No matter how thin I was, I never felt thin enough. Not just at the Org, but throughout my 20 year career teaching dance fitness. I was continually surrounded by thinner than thin women who felt fat and who were continually micromanaging their every meal. But not the way that my college roommate and I had done it all those years back when we were buying low fat foods and actively counting calories. No, now it was all very cleverly disguised as master cleansing and detox purification rituals, clean eating of foods that were pretty much devoid of flavor, and in some cases sustenance.

Now, of course there was, and is, some wisdom in all this... steering clear from pesticides, overprocessed foods, and filler ingredients. These are wise moves to be sure. And veganism most certainly has its dietary and ethical merits. But more often than not, clean and healthy eating crosses the line into borderline or full-blown pathology, and it operates more like a depriving neurosis, less like a doorway to greater health and wellbeing.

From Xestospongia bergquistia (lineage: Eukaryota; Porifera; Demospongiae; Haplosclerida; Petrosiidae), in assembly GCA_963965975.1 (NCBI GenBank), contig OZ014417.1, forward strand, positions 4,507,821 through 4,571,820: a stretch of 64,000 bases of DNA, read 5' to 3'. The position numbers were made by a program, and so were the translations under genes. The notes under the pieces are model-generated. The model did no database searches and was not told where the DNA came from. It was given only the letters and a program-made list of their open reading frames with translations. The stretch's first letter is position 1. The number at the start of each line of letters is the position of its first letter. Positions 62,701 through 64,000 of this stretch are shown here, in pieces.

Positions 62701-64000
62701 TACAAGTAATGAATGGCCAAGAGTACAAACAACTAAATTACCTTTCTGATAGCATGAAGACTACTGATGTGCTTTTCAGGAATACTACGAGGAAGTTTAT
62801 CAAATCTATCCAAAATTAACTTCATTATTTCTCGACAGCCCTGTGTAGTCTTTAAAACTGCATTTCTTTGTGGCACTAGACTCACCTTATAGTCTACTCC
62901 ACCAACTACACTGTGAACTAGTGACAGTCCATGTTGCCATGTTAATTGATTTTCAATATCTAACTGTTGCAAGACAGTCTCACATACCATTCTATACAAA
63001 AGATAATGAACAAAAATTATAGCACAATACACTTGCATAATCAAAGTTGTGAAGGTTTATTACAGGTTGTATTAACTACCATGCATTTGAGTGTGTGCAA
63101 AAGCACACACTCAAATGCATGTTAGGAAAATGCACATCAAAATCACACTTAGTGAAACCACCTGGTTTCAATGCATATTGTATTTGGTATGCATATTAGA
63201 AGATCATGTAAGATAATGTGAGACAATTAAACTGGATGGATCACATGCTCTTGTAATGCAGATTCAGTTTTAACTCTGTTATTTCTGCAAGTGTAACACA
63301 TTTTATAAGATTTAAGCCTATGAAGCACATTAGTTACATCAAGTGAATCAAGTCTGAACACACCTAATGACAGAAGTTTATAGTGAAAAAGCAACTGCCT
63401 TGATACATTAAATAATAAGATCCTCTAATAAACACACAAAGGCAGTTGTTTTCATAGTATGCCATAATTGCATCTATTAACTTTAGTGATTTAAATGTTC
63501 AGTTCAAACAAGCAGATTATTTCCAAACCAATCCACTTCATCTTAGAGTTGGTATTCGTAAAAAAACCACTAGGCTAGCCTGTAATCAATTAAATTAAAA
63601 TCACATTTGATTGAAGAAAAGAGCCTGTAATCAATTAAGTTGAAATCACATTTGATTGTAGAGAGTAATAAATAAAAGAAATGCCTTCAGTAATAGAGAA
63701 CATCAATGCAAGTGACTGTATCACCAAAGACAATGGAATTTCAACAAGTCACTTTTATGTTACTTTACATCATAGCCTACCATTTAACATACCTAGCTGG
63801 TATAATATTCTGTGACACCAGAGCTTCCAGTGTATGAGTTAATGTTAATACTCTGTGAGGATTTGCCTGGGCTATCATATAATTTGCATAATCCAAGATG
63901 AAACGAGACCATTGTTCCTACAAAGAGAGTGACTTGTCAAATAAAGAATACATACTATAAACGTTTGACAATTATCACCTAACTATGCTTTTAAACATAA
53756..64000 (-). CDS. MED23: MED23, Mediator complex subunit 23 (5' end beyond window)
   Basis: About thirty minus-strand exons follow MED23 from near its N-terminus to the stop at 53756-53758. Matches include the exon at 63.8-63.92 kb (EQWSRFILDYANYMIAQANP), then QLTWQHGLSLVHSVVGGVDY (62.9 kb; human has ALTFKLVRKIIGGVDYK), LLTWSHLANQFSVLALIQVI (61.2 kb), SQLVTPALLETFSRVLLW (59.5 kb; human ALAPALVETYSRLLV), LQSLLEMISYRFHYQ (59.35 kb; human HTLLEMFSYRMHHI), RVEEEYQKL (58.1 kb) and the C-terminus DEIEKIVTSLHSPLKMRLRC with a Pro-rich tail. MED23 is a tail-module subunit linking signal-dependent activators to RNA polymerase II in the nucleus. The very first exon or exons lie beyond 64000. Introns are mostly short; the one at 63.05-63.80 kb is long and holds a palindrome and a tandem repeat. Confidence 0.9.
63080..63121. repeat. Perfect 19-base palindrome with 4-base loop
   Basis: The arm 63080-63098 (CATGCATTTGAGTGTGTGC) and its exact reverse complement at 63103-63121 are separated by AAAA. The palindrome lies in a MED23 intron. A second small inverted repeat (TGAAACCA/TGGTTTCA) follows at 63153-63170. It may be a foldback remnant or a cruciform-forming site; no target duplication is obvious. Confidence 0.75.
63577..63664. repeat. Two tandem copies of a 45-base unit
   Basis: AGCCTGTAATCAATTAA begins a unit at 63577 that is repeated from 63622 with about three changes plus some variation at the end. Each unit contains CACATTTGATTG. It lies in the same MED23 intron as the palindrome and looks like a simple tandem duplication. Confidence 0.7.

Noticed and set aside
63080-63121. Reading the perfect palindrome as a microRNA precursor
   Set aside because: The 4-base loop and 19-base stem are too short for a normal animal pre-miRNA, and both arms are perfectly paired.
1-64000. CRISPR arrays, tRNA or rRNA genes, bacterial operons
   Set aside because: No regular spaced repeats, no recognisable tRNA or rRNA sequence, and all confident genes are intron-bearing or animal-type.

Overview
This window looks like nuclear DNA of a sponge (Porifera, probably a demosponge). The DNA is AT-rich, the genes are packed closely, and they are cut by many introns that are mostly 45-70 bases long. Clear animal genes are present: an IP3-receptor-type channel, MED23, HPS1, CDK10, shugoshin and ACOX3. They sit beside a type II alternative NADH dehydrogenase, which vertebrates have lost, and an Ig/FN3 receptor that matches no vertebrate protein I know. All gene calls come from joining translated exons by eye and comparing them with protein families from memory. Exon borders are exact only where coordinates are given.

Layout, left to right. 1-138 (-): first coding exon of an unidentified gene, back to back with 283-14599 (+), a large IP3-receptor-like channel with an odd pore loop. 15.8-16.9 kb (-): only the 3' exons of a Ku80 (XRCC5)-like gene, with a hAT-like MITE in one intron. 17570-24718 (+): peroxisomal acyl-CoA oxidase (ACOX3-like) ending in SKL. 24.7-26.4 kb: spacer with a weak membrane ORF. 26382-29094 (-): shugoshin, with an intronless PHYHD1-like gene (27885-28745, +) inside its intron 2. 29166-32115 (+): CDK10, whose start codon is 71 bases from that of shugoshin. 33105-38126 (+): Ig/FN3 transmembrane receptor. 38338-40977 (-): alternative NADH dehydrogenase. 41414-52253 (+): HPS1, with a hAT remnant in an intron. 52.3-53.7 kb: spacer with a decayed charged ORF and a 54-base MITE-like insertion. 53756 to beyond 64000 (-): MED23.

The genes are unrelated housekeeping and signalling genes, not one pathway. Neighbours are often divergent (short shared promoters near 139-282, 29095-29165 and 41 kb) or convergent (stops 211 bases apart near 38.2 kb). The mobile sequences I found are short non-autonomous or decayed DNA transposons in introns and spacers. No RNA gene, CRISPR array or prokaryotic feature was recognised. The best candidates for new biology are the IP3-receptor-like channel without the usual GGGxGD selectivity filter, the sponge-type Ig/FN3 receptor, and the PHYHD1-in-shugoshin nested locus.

In fact, in 1996, Dr. Steven Bratman coined the term orthorexia, which is defined as an unhealthy obsession with clean and healthy eating. This is very much a thing. Rates of orthorexia are continually on the rise in wellness communities. And in extreme instances, it can result in nutritional deficiencies and compromised brain functioning. Not to mention the psychological burden of continually obsessing about what one can or cannot, did or did not eat.

And what's more of a mind fuck is how often in the wellness world these obsessive thoughts and emotional compulsions are reframed in terms of personal power and self mastery, when it's very much the opposite.

When it comes to shifting away from a culture that reinforces the idea that thin and healthy is higher up and better than we've gotta get real about what we're dealing with. Enter author and activist, Aubrey Gordon, who describes it this way: "Self-love isn't the issue. Anti-fat bias is."

In a 2020 article entitled, We Have To Stop Thinking of Being Healthy As Being Morally Better, she writes: